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Reeds Intonation: Reeds and Mouthpieces

greenstripe

Member
Messages
68
Location
Lincoln, UK
Can anyone explain exactly what is happening here:

I started with a Yamaha 4C mouthpiece (1.60mm tip opening) and got frustrated using cane reeds and really wasn't getting on with anything -probably me, so I decided to Change to Composite reeds to rule out any variation and tried Legere American Cut - bought a 1.5 as seemed about the right one to go for - seemed too easy to play and so bought a 2.0 - Perfect!
Felt that the Yamaha mouthpiece was just a bit lifeless and like I couldn't put as much expression in to my playing so upgraded to a D'addario Select Jazz D5M (1.8mm opening) -Great Sound!
Started to notice and confirmed using a tuner - everything in the second octave (using the octave key) is quite sharp, figuring that it'll sort and it's just me learning - trying long notes etc. cannot seem to get second octave down to pitch.

Tried experimenting today: back to Yamaha 4C - bang on in tune. Tried it with a Vandoren Traditional 2.5 (too hard for me really but just as a test) still in tune, so tried the Vandoren on the D'addario Select Jazz - sharp again, decided as a test to try a softer reed on the D'addario and tried the Legere 1.5 -Success - but the reed just feels kind of soft and flimsy and really easy for me to stop the reed vibrating completely with my embouchure by accident so need to learn to be really gentle.

So obviously my embouchure is all wrong and I have developed bad technique, so back to basics required, but I'd like to understand it a bit better.
 

Colin the Bear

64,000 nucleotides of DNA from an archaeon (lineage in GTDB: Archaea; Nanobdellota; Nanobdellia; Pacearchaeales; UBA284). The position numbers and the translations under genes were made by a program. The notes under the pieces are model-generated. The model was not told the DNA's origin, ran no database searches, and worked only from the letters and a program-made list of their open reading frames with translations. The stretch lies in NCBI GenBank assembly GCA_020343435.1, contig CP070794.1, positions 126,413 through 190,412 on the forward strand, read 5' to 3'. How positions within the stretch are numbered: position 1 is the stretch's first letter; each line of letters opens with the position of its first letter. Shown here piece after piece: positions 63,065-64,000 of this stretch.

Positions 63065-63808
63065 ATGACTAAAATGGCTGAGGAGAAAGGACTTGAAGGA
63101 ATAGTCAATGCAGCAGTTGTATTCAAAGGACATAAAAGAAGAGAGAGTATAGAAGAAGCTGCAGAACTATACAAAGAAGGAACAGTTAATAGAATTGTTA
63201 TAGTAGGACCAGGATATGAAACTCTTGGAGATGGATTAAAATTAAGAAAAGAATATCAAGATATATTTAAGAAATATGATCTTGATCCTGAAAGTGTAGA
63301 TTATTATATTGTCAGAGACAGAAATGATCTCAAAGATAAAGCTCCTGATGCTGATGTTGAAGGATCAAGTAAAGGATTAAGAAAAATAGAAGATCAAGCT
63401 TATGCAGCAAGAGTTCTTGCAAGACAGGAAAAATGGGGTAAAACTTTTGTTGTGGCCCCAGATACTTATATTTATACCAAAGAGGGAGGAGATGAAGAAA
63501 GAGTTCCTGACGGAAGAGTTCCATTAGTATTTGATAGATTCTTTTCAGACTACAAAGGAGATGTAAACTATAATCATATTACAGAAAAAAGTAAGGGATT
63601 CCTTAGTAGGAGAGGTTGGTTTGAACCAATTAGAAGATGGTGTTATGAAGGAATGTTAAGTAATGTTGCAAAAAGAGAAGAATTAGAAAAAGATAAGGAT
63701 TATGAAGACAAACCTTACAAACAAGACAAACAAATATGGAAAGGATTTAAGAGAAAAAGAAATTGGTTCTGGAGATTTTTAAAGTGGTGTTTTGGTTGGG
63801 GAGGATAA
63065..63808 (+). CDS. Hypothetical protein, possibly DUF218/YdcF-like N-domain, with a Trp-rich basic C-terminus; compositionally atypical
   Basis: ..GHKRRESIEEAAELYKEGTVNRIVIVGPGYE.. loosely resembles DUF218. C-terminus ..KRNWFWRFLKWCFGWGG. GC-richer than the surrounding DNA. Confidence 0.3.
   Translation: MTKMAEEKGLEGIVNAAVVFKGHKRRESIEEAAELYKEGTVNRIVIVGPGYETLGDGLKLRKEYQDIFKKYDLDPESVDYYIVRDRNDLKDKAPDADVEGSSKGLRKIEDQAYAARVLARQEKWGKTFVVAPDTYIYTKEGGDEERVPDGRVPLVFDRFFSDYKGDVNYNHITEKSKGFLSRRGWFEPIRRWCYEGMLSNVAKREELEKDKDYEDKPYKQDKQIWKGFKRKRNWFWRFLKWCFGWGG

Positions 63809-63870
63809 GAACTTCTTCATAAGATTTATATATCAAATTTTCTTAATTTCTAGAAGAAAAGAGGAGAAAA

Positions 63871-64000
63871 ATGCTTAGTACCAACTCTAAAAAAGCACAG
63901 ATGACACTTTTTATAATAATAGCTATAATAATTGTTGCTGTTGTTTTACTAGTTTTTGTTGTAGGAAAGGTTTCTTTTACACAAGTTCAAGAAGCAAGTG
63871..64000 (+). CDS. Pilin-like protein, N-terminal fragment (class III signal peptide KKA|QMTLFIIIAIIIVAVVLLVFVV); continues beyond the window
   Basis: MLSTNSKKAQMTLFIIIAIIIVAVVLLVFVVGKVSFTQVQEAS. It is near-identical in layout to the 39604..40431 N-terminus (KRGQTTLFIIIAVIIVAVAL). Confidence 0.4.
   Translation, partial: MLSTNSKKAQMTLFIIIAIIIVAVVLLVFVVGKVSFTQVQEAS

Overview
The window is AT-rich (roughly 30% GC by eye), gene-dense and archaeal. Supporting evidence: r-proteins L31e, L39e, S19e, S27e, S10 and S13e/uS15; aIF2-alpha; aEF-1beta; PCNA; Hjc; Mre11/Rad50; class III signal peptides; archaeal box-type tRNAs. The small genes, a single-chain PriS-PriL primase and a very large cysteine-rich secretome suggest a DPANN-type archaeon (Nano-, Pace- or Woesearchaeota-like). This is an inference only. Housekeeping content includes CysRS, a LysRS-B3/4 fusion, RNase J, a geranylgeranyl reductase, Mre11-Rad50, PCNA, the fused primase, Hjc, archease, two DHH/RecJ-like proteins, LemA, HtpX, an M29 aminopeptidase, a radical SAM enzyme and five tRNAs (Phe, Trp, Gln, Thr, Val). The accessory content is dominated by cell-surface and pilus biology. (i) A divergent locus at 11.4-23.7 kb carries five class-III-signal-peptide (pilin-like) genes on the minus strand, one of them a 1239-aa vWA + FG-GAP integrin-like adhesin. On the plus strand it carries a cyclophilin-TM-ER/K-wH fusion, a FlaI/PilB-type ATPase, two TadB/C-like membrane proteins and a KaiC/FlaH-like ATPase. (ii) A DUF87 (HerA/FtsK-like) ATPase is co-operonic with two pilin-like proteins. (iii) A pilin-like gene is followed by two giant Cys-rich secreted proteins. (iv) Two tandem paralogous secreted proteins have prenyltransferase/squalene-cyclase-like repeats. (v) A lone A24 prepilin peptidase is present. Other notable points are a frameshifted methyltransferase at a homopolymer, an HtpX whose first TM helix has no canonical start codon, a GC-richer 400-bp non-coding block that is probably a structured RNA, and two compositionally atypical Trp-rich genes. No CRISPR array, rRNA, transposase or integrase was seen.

Well-Known Member
Messages
14,457
Location
Burnley bb9 9dn
Some mouthpieces aren't compatible with some saxophones. The chamber size can affect tuning. Something to do with the volume of the missing cone
You've moved from a 1.49 to a 1.86 tip opening with a different shaped facing curve. Not sure about the internals like baffle and chamber size.
This may take some time to adjust to.

I recently switched mpieces and it took me about a month to adjust and settle on reeds.
Stop going back to your old piece and put the tuner away.
The only way to get used to this new set up is to put the time in with this new set up. ;)
 

Wade Cornell

Well-Known Member
Messages
2,437
Location
New Zealand and Australia
Colin is spot on in his assessment. The only other thing to consider is that you may not want to have to spnd a lot of time adjusting your embouchure to the new mouthpiece and instead get another mouthpiece that plays in tune for you. I've got a very picky/quirky alto that I love the tone of, but very few mouthpieces work with it. It's no fun to fight with your equipment, unless you've got a good reason to (can't afford the right horn or right mouthpiece, or love the tone of one or the other so will sacrifice the time to make it work).
 

jazzdoh

Well-Known Member
Messages
2,495
Location
West Midlands
Colin is spot on with this, give yourself time to adjust to your new mpc, its the the same for all players when we have a new setup, It has taken me several months to get used to my TW Mindi Abair to get to where I'm happy with it mainly because I was not used to a high baffle, also check the new mouthpiece is positioned at the sweet spot on the cork, not all mpc's are going to tune to the same spot, you might be able to pull back on the mpc and still be ok for the lower register.